Karl has been a freelance writer for over 10 years. He's passionate about music, art, and writing!
Mercurius FM is an electronic music producer based in America. He's got a passion for all types of electronic music, but is especially drawn towards synth-driven expressions of the genre. I talked to him about his roots as a music producer, his latest EP entitled Thicc Moombah and his sources of creative inspiration.
Karl Magi: Tell me a bit about your musical background. How did you become interested in making music in the first place?
Mercurius FM: My background in music is fairly odd as I think the first thing I ever made music with was my Nintendo Gameboy Camera around the age of 10 or 12. It had a little "DJ" mode inside the game that allowed you to make really basic chiptunes. I always had an interest in music, but it was never something I seriously thought about making. During my childhood I really thought I'd become an anime or comic book illustrator. But as I played more and more video games, the music stayed with me, especially electronic music, which I feel is really ingrained into video game music with soundtracks such as X-Men 2, Clone Wars, Sonic 3, and Tekken 3.
Everything came together one day, during my daily anime watching routine on Cartoon Network's Toonami programming block, I saw Daft Punk's anime music videos for their album Discovery. I bought the album. I loved it. Then I got Homework, their second album, and from that incredible record I caught the bug. I knew I needed to make music. Music without boundaries.
KM: What are the elements and ideas in synth-driven electronic music that attracted you to making it?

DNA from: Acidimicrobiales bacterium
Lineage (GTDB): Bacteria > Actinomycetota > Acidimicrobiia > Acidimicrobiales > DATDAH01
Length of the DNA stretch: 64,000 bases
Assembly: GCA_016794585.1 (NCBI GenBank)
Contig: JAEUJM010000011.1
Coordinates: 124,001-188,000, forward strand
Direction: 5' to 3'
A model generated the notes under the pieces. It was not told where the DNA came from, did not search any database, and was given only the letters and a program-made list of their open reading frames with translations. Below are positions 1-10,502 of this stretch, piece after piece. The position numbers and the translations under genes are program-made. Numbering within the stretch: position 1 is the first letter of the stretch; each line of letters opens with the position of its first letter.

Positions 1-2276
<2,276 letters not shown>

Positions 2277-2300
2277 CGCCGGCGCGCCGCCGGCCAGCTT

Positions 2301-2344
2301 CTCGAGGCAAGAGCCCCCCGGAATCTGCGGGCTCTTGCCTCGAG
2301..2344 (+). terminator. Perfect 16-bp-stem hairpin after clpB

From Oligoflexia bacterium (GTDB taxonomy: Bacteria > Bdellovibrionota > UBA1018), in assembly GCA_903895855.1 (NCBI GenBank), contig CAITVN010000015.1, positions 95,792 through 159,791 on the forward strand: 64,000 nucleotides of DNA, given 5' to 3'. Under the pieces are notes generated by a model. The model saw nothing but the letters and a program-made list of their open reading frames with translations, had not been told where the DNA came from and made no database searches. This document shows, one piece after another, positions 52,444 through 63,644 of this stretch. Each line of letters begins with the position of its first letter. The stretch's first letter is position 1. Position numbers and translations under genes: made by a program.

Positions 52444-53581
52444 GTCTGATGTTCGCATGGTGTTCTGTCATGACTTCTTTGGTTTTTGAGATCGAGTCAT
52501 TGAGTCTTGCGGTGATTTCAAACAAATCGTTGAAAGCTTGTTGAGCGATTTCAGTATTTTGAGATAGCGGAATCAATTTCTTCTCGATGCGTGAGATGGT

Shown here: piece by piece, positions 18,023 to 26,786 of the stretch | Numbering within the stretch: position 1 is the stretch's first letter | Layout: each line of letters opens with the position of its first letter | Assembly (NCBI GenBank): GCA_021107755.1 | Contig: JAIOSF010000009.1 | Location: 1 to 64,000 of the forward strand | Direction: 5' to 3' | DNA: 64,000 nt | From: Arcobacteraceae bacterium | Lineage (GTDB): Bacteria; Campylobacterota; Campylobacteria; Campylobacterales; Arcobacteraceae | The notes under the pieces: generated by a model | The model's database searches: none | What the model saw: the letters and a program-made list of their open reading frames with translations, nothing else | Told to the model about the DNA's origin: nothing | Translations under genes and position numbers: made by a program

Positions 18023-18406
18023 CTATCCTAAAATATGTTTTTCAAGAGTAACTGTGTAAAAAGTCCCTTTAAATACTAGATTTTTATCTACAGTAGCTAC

MF: Well, as I mentioned, I've always been into video game music. I learned early on that the sound in early game consoles was generated with a synthesizer chip inside the console. When I first started out, I was recording riffs and loops from the Gameboy Camera. Then I opened them in a really basic audio editor and tried to make some songs with them. It was mostly crap. Then I started sampling disco music, and made house music for a few years.
However, I started to learn that you had to clear samples and pay a license to use them otherwise the original artist would sue you. I was just a broke teenager. So, I started using a pirated copy of Propellerheads Reason, and that has a lot of easy to use built-in synths. (I did buy it eventually) I also bought a whole bunch of analog synths that find their way into my music. So, what I like about making music with synths is that you own what you make, and you can make pretty much anything. Only your imagination is the limit.
KM: Which artists have you taken inspiration from in terms of how you approach making music?
MF: I love so much music, I take inspiration from different things at different times. Even non-musical things. Since I am multi-genre, this is even more true. One record could be synthwave, which I might take inspiration from the music of Kavinsky and the movie Akira. When I make house and techno, artists like Daft Punk, Cassius, and Armand Van Helden really help me keep my music artistically genuine. Since I am primarily an electronic musician, I think this also saturates my general approach in the studio too, especially taking influence from great the producers Phillippe Zdar, Thomas Bangalter and Brian Eno. There also many great composers to remember such as Yasunori Matsuda and Yuzo Koshiro.